Conflicting lineages of international law: Cicero, Hugo Grotius and Adam Smith on global property relations

Kochi, Tarik (2016) Conflicting lineages of international law: Cicero, Hugo Grotius and Adam Smith on global property relations. Jurisprudence. ISSN 2040-3313

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Abstract

This essay presents an interpretation of the juridical thought of Cicero, Hugo Grotius and Adam Smith. Focussing upon questions of property, capital accumulation and violence, the essay traces a tension within their writings between a social ethic of human fellowship and compassion, and, a theory of the utility of ‘unsocial’ commercial self-interest. This tension forms a key problem for the tradition of liberal international law. For Grotius and Smith one response to this tension is to attempt to reign in capitalist markets by asserting a range of moral duties to individuals and to the nation-state. The importance of stressing such an interpretation is to reject the flattening-out of the liberal political and juridical tradition by contemporary neoliberal thought, and to reclaim a number of ways of thinking about the global economy and international law in which moral action and political intervention are understood as playing a necessary and essential role.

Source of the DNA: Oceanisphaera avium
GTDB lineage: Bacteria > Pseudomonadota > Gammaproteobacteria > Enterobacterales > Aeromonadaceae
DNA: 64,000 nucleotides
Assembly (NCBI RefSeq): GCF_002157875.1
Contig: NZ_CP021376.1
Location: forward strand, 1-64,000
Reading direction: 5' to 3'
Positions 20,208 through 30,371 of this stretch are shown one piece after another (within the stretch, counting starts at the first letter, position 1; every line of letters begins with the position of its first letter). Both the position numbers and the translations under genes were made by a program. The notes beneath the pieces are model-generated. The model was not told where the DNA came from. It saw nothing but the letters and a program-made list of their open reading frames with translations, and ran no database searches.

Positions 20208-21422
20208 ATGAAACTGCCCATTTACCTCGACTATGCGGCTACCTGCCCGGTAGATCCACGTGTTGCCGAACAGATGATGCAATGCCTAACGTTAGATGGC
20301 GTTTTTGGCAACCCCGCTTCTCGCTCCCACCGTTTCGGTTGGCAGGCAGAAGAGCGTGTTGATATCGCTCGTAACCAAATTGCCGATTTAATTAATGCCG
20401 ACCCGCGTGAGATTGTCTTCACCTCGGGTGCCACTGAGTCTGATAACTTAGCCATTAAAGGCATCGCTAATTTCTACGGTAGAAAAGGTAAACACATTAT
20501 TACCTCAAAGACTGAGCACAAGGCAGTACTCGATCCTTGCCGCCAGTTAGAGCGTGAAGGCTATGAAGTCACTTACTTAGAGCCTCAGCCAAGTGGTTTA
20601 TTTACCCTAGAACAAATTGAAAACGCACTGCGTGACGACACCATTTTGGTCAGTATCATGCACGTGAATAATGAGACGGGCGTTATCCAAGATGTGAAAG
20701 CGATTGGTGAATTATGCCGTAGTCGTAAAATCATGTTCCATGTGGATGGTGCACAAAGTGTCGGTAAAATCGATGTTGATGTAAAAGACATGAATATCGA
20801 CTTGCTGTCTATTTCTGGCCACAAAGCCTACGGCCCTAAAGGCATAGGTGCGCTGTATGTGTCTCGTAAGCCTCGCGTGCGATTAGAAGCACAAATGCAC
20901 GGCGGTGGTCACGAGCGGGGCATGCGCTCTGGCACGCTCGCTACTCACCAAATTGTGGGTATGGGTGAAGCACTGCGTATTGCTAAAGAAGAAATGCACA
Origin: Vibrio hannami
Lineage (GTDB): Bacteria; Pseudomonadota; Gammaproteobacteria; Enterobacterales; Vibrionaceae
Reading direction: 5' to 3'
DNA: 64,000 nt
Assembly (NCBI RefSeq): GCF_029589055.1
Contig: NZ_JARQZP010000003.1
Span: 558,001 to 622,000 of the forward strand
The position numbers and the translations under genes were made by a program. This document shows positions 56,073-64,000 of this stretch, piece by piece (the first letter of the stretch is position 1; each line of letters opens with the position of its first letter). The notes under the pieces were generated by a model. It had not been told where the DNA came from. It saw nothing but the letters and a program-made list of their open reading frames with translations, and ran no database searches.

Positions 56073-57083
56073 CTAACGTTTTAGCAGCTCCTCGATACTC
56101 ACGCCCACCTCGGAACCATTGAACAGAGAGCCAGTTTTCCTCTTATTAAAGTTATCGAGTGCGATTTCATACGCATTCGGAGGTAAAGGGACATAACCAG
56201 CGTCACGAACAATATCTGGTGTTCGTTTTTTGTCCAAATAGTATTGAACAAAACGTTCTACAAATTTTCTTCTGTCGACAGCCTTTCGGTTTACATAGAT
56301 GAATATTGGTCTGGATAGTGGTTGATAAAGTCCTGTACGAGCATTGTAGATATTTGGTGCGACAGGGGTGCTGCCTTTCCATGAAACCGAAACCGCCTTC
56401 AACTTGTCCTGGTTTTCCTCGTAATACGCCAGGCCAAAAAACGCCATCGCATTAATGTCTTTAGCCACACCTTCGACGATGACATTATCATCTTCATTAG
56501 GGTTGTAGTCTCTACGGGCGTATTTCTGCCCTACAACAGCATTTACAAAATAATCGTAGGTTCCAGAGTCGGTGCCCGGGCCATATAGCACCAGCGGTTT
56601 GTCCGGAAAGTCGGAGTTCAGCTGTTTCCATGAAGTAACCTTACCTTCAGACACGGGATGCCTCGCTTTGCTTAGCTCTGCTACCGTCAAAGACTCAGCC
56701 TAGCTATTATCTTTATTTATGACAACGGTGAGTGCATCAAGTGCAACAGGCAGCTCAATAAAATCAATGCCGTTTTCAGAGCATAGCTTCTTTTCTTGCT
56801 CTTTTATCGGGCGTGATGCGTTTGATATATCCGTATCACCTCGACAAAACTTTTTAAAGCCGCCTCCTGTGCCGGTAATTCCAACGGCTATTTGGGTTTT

Item Type: Article
Schools and Departments: School of Law, Politics and Sociology > Law
Subjects: J Political Science > JC Political theory. The state. Theories of the state
J Political Science > JZ International relations
K Law > K Law in General. Comparative and uniform Law. Jurisprudence > K0140 History of Law
K Law > K Law in General. Comparative and uniform Law. Jurisprudence > K0201 Jurisprudence. Philosophy and theory of law
Depositing User: Tarik Kochi
Date Deposited: 16 Aug 2016 06:02
Last Modified: 11 Mar 2017 10:09
URI: http://sro.sussex.ac.uk/id/eprint/62401

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